11

The source code of HashMap.values() is shown as follows

public Collection<V> values() {
    Collection<V> vs = values;
    return (vs != null ? vs : (values = new Values()));
}

As you can see, when the values() method first called, it just returns a Values object. The Values object is a subclass of AbstractCollection with no constructor, and of course contains no element. But when I called the method, it returned a collection rapidly

Collection<String> values = map.values();
System.out.println(values);

That's so weird. Not only values(), but also keySet() and entrySet() method return such empty objects. So, here is my question, when and how do these methods return objects with elements we need?

20

It's a misconception that the Values class is "of course empty". Just because there is no method called on it and its constructor doesn't have any arguments doesn't mean that the collection is empty.

The Values class is an "inner class" (a non-static nested class) of HashMap, which means that it has an implicit reference to the HashMap object that created it. It can therefore access all elements of the HashMap, either explicitly by using the HashMap.this reference or by just accessing the members directly. Since it is an inner class, it is even allowed to access the HashMap's private members.

You can see that for example in the Values class' implementation of the size method:

public int size() {
    return size;
}

The Values class doesn't have a size member, so that size refers to the HashMap's size. It's equivalent to:

public int size() {
    return HashMap.this.size;
}

EDIT: Note that this also means that the collection you receive is not a copy, but still refers to the original HashMap contents and therefore changes when you update the HashMap:

    // Getting the entry set (not a copy!)
    Set<Entry<String, String>> entries = map.entrySet();

    // Add elements to the map afterwards
    map.put("abc", "def");

    // Check out the entries in the collection
    // (magically containing the elements added after getting the collection)
    System.out.println(entries); // "[abc=def]"
  • 1
    Note that this also means that the collection you receive is not a copy, but still refers to the original HashMap contents and therefore changes when you update the HashMap: Which is also clearly spelled out in the contract of Map.values(), to avoid any misunderstanding. – biziclop Jun 8 '15 at 12:57
  • An inner class is a non-static nested class, i.e. had the class been static, it would not be an inner class, but simply a static nested class. docs.oracle.com/javase/tutorial/java/javaOO/nested.html – Sardtok Jun 8 '15 at 13:58
  • @Sardtok: Thanks for the hint, I just edited the answer in order to use the official terminology. – mastov Jun 8 '15 at 17:50
13

The Values class implements a Collection that is backed by the HashMap. As mastov commented, Values is an inner class of HashMap, which gives it access to the members of the enclosing HashMap instance it is associated with. Therefore it's not empty. Its size is the size of the HashMap, and when you iterate over it, you are iterating over the Entries of the HashMap.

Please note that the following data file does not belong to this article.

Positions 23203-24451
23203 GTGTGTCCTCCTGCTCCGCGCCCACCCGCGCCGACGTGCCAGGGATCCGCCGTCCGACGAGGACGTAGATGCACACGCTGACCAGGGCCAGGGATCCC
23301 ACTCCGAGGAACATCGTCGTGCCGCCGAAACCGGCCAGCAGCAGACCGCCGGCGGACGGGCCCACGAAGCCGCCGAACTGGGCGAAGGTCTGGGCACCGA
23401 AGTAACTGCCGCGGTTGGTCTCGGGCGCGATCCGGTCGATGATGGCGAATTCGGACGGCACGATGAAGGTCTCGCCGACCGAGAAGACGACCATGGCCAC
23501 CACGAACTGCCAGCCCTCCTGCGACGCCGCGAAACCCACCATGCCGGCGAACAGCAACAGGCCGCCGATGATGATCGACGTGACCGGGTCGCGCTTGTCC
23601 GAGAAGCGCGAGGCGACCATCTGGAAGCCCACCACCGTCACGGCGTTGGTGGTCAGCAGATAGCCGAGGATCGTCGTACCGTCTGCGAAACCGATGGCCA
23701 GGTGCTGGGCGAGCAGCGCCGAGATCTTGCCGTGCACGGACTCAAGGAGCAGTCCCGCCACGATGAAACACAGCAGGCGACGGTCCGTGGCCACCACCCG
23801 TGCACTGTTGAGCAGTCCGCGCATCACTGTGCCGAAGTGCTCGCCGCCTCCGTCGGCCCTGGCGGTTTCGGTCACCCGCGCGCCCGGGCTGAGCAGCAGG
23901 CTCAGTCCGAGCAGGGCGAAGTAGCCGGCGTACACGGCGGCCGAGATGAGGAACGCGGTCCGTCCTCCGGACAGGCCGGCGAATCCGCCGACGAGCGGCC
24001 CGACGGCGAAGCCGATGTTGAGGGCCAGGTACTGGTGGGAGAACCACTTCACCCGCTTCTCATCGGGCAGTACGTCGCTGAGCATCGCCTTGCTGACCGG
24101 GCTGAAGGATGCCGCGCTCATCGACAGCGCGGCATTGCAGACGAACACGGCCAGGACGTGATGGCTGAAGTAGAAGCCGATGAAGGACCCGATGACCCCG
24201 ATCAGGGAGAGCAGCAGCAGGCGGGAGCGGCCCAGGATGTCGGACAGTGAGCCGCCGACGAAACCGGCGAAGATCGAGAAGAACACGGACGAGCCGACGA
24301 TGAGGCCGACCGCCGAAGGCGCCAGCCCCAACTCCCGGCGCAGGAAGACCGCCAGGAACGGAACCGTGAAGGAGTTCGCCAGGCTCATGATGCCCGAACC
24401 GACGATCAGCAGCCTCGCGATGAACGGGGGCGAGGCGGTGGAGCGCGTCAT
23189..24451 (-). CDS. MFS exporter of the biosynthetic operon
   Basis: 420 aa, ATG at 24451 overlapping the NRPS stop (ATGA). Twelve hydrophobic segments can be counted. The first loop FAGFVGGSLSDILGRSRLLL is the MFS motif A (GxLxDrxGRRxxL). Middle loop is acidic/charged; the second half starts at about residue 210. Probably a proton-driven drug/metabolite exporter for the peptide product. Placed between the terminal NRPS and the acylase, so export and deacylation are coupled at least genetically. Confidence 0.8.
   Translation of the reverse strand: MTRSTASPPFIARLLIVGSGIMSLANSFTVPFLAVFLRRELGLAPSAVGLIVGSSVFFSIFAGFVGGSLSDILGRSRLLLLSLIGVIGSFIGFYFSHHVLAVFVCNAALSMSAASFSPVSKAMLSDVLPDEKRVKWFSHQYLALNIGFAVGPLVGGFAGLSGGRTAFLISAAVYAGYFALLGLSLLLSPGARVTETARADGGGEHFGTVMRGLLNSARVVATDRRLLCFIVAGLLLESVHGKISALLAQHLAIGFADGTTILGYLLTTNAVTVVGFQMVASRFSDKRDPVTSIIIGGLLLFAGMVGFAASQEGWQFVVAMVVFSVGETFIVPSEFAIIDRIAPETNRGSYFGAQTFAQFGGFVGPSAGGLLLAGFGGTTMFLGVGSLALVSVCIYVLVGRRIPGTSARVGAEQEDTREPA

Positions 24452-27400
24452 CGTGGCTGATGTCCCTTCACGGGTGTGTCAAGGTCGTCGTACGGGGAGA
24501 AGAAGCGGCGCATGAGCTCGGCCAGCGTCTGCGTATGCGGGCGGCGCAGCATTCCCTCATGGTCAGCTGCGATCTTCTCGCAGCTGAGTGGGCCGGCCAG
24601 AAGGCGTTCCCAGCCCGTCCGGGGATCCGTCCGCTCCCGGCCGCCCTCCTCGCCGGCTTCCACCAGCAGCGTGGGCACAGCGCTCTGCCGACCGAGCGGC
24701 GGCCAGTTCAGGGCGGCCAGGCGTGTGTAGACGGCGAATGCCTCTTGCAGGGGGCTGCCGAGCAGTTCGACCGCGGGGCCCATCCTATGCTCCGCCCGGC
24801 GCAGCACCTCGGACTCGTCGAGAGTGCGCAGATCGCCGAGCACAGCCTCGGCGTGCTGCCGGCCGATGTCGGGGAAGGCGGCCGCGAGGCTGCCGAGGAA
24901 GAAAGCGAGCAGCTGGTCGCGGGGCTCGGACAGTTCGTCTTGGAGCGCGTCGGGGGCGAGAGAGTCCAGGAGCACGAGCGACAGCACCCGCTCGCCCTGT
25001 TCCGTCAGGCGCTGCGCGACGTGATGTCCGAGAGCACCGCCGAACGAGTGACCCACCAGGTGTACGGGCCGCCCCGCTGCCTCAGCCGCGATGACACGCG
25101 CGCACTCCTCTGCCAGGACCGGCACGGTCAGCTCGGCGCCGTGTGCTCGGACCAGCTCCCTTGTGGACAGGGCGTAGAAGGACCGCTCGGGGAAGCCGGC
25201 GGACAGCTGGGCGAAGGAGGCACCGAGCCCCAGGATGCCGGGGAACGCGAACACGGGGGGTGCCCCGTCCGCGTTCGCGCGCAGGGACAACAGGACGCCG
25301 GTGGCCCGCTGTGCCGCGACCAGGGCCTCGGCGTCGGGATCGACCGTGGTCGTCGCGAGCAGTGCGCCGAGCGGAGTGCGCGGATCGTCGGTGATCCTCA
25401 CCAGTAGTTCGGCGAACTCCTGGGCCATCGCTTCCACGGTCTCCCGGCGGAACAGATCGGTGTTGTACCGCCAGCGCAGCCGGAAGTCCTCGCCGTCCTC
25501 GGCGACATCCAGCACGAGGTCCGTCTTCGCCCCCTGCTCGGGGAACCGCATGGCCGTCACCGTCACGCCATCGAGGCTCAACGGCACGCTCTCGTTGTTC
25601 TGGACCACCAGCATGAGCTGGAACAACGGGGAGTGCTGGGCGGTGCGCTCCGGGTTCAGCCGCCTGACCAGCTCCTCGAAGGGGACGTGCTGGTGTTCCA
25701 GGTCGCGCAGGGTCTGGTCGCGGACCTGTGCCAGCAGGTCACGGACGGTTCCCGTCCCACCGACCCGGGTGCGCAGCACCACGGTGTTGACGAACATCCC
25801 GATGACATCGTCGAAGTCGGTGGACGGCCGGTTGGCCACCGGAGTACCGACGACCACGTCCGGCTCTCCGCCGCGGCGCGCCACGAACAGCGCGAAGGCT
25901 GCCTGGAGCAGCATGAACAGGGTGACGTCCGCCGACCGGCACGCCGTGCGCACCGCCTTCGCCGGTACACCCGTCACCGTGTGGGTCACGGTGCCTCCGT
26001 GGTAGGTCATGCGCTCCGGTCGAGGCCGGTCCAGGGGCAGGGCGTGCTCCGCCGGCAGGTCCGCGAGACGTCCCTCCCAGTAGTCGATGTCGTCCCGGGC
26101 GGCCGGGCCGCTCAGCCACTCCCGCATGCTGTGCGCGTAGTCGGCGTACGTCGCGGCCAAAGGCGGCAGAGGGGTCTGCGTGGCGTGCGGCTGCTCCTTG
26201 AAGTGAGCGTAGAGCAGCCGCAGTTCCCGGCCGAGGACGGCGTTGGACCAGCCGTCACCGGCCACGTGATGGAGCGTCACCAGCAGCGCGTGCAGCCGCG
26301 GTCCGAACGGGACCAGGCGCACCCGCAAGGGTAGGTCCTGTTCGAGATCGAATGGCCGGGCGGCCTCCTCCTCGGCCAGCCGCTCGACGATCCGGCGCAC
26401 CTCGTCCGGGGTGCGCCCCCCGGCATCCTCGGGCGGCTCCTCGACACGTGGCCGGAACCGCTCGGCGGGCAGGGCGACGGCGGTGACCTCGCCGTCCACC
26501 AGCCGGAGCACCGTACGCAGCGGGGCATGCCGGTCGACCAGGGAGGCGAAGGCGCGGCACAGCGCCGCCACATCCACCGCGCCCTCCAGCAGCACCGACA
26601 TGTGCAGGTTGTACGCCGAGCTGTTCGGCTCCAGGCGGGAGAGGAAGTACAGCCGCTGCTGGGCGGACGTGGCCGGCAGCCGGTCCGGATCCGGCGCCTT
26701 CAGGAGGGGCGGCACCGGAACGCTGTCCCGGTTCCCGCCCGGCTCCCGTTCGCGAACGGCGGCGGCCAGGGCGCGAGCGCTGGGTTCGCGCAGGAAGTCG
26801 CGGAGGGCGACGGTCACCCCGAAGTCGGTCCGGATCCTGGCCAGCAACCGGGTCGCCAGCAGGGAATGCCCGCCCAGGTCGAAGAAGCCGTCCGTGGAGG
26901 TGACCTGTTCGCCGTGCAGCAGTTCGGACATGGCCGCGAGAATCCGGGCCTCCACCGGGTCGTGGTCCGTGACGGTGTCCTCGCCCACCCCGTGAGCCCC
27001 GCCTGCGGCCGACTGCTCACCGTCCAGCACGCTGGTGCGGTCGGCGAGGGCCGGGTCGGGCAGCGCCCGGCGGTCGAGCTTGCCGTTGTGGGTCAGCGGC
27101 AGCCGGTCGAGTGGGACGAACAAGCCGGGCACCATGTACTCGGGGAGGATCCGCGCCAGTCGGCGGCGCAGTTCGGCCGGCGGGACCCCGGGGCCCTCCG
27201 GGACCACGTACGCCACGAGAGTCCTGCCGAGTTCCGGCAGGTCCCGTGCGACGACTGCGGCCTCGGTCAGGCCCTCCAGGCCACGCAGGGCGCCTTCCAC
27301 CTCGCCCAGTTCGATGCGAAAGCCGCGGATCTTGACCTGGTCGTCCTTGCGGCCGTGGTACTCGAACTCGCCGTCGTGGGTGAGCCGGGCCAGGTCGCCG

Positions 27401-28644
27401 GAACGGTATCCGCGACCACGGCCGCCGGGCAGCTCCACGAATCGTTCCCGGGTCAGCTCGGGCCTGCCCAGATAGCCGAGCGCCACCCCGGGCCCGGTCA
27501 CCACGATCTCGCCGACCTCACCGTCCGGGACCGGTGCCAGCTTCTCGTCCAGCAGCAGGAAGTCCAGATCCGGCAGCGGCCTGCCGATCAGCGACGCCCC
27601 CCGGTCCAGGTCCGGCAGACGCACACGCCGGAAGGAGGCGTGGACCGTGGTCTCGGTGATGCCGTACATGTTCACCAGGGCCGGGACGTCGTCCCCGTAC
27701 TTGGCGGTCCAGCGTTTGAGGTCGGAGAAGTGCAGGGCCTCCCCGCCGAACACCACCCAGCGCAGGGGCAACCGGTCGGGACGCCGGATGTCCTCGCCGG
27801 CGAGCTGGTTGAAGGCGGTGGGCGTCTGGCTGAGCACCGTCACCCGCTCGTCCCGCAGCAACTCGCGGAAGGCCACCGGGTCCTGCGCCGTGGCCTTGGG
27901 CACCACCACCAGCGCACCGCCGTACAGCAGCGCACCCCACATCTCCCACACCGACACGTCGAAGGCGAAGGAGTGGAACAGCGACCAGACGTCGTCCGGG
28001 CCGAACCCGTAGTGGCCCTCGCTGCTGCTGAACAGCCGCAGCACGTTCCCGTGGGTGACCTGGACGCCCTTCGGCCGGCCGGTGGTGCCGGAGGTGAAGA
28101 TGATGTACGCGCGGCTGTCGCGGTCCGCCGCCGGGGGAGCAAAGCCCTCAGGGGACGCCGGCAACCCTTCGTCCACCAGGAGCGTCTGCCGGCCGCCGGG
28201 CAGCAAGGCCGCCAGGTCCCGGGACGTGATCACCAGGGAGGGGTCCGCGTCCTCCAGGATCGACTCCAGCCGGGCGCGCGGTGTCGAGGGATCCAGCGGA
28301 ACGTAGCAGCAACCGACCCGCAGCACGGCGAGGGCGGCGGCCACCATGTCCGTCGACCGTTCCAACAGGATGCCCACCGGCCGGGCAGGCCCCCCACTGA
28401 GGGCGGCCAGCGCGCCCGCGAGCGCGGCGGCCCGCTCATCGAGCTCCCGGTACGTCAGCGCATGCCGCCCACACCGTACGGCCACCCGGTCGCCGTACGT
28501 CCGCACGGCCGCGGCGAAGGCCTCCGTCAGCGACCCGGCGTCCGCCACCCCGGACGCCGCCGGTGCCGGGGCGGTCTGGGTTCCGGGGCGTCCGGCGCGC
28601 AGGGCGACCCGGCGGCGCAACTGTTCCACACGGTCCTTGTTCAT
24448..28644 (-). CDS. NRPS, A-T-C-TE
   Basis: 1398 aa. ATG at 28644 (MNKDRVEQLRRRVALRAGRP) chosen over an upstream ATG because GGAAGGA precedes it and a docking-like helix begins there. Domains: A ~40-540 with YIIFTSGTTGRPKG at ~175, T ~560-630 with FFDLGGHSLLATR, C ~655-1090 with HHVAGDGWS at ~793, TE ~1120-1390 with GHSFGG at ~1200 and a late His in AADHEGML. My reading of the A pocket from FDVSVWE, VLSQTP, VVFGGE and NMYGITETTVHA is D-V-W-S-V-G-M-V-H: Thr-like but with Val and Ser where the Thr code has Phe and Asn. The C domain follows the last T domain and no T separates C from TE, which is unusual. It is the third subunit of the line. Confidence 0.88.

When you call System.out.println(values);, you are calling the toString method of AbstractCollection, which uses an Iterator to iterate over the values and get their String representation. The Iterator actually iterates over the Entries of the HashMap and returns their values.

The same goes for the Sets returned by keySet and entrySet.

  • Maybe you should mention that the Values class is a non-static inner class that therefore has an implicit this pointer to the outer class HashMap. That's how it can reference the elements of the map, even when its constructor is called with no arguments at all. – mastov Jun 8 '15 at 12:05
  • @mastov good point – Eran Jun 8 '15 at 12:11
  • Thanks @Eran and @mastov. I know the iterator method can work well when we iterate Values. However, when I set a breakpoint at the Collection<String> values = map.values(); line and debug the program, the values has already been set as a collection before System.out.println(values) been called, and there is no iteration here. This is the point where I feel strange. – Yohn Jun 8 '15 at 13:39
  • @Yohn What do you mean by the values has already been set as a collection? – Eran Jun 8 '15 at 13:48
  • 2
    @Yohn Clicking the values variable in the Variables view just executes the toString method of that Collection and shows it's output, so again, the Iterator is used to obtain the values from the HashMap. – Eran Jun 8 '15 at 14:34
2
Collection<V> vs = values;
return (vs != null ? vs : (values = new Values()));

These two line answer your question.

values is a internal collection (Inherited from AbstractMap). If it is not null then it will be returned.
If it is null then it will be initialized and the new one will returned.

Now I guess, the main point of your question is
when and how do these methods return objects with elements we need?

Technically valuesalways return this initialized Object. Then how we get our entry values from these object.?
Lets go a little deep:

values() actually return an object of class Values which is an Inner class of HashMap and extends AbstractCollection

private final class Values extends AbstractCollection<V> 

As you have looked into the source code. Then you will find inside the Values class

public Iterator<V> iterator() {
        return newValueIterator();
    }

this newValueIterator() does the trick.
If you go more deeper you will find newValueIterator() returns object of ValueIterator which is a subclass of HashIterator HashIterator implements basic functionality for iteration, which actually itterate over the table maintained by the HashMap.

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